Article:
Advice with Annelies: catfish Having personally binged the series “Catfish” many times, I realise how bad it can leave the victim feeling so I hope that after having discovered those two bastards, you can grow and successfully move on with your life. They’re not worth your time or thoughts! I hope that the following advice is useful for you.

“I am slowly losing faith in the male kind.”

Don’t let this be the case! This is a very very small proportion of the available single men out there, so don’t let this leave a sour taste in your mouth. There are many things you can do from here, one being maybe avoid dating apps for a while, just allow you to “detox” a little and go back to it after with a fresh mindset.

If it does start affecting you mentally or your self-esteem, don’t hesitate to talk to someone about it or rant to people close to you to get it out of your system. Remember that the people who have to pretend to be someone else, probably aren’t too confident or fond of themselves either, so don’t let this impact your perspective or opinion of men in general. They’re not all bad, and you will find somebody out there for you!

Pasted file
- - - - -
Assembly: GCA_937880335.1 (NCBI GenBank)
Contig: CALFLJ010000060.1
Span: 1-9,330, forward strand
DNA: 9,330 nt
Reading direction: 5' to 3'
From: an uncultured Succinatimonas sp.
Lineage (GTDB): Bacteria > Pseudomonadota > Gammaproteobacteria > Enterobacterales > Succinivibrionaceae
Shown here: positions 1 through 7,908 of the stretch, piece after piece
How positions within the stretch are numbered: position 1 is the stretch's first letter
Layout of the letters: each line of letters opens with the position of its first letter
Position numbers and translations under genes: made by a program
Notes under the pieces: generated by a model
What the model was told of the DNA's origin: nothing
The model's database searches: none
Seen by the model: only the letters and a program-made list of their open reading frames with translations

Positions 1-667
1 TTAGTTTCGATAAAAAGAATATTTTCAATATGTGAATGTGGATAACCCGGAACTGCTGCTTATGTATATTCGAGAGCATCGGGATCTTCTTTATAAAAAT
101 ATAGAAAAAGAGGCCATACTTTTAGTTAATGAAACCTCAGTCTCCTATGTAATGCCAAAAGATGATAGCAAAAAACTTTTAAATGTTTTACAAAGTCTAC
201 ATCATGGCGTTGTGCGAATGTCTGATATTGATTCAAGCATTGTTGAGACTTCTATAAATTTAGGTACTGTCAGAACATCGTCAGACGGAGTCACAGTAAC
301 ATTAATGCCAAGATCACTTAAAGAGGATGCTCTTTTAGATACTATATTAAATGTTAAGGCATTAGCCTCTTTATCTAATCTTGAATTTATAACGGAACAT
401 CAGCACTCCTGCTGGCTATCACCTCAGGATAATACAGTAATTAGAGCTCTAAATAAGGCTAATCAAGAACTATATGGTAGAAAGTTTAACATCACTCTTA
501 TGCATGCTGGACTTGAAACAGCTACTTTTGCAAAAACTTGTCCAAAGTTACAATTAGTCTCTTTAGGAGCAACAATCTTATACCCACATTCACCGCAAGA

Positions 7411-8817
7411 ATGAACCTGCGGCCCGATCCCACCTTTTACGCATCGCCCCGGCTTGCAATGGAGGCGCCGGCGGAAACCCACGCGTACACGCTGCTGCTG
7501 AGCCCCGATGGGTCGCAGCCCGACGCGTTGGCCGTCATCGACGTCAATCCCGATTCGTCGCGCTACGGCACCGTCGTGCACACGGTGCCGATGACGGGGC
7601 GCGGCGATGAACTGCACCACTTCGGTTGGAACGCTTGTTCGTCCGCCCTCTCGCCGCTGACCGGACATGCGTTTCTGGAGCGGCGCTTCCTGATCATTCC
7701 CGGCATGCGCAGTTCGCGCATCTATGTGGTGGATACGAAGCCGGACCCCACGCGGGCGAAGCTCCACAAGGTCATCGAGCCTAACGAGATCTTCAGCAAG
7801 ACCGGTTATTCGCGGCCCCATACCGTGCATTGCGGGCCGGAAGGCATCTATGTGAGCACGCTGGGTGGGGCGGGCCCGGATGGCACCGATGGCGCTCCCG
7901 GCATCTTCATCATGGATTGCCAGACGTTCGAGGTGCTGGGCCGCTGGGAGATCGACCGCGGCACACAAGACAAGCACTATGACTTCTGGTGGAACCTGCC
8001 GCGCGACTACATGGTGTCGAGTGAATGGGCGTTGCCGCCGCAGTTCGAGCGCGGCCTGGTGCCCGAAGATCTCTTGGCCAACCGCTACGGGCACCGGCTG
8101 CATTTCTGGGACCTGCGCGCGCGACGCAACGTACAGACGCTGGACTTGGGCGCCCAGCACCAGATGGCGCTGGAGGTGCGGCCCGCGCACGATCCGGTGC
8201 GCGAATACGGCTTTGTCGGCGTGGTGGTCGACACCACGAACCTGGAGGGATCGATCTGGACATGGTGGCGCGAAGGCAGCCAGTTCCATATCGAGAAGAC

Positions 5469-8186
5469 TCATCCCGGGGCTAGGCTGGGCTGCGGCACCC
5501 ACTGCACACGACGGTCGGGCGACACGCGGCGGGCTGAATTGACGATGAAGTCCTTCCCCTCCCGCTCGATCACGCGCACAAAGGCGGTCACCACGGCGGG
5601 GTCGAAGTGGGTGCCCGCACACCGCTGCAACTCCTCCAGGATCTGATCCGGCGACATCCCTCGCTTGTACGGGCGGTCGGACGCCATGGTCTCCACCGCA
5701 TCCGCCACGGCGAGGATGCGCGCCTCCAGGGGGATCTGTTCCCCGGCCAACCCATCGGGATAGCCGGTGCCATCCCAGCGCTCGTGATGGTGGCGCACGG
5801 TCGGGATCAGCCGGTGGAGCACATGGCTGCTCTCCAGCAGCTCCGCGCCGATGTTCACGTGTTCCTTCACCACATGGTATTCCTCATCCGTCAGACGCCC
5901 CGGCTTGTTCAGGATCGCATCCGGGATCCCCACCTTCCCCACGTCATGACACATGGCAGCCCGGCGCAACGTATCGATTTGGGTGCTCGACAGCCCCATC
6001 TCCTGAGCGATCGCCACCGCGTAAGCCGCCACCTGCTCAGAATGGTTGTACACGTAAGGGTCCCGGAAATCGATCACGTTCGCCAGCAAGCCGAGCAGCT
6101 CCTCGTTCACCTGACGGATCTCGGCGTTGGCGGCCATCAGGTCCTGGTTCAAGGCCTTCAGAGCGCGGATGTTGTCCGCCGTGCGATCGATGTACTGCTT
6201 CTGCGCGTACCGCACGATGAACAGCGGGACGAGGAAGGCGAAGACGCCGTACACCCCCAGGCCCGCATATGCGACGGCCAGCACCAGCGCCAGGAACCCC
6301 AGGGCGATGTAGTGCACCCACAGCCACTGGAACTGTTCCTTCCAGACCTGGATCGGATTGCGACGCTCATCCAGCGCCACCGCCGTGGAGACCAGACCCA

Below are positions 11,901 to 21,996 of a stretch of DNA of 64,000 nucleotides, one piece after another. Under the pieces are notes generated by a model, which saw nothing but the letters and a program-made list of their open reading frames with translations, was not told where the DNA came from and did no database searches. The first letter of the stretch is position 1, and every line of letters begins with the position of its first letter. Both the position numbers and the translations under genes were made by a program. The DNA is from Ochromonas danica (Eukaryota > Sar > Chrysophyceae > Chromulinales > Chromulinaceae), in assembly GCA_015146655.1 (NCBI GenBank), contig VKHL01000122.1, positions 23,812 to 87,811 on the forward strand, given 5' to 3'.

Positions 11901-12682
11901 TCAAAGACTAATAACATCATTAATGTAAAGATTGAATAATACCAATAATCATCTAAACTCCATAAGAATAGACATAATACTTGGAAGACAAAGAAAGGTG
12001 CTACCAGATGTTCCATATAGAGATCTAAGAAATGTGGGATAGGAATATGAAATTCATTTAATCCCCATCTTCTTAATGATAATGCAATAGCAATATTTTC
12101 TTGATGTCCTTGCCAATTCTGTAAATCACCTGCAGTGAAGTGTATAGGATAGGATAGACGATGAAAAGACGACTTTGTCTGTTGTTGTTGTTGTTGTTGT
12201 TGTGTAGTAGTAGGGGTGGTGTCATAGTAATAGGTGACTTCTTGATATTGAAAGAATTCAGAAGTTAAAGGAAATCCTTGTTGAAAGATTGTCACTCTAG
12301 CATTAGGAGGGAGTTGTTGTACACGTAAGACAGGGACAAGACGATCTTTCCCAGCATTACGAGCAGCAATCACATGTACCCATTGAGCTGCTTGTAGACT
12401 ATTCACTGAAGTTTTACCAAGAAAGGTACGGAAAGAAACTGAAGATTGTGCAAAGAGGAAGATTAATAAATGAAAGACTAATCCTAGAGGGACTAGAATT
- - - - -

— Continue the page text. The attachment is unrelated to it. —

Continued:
Advice with Annelies: catfish

“Far too many f**kboys, mind games and catfishers for me”

Another thing you could do is try and find a new way to meet guys. Perhaps joining an association or club somewhere where you could meet somebody with similar interests? Or maybe taking a risk and trusting your friend’s judgement to set up a blind date for you?

In terms of the catfishers, a good way of finding out whether somebody is catfishing you is to ask to do a video chat. If they continually make up excuses then you’re right to have suspicions. Having spoken with you, something you did very cleverly, which I would recommend to others, is to do a reverse image search, which is where you take an image that the person supposedly took of themselves, and see if it comes up with any matches elsewhere on google.

I really hope that your future experiences online are more positive and that you don’t ever get catfished again, you deserve better. Do keep in touch!

The Frugal Frenchie

Top 5 money lessons to know before graduating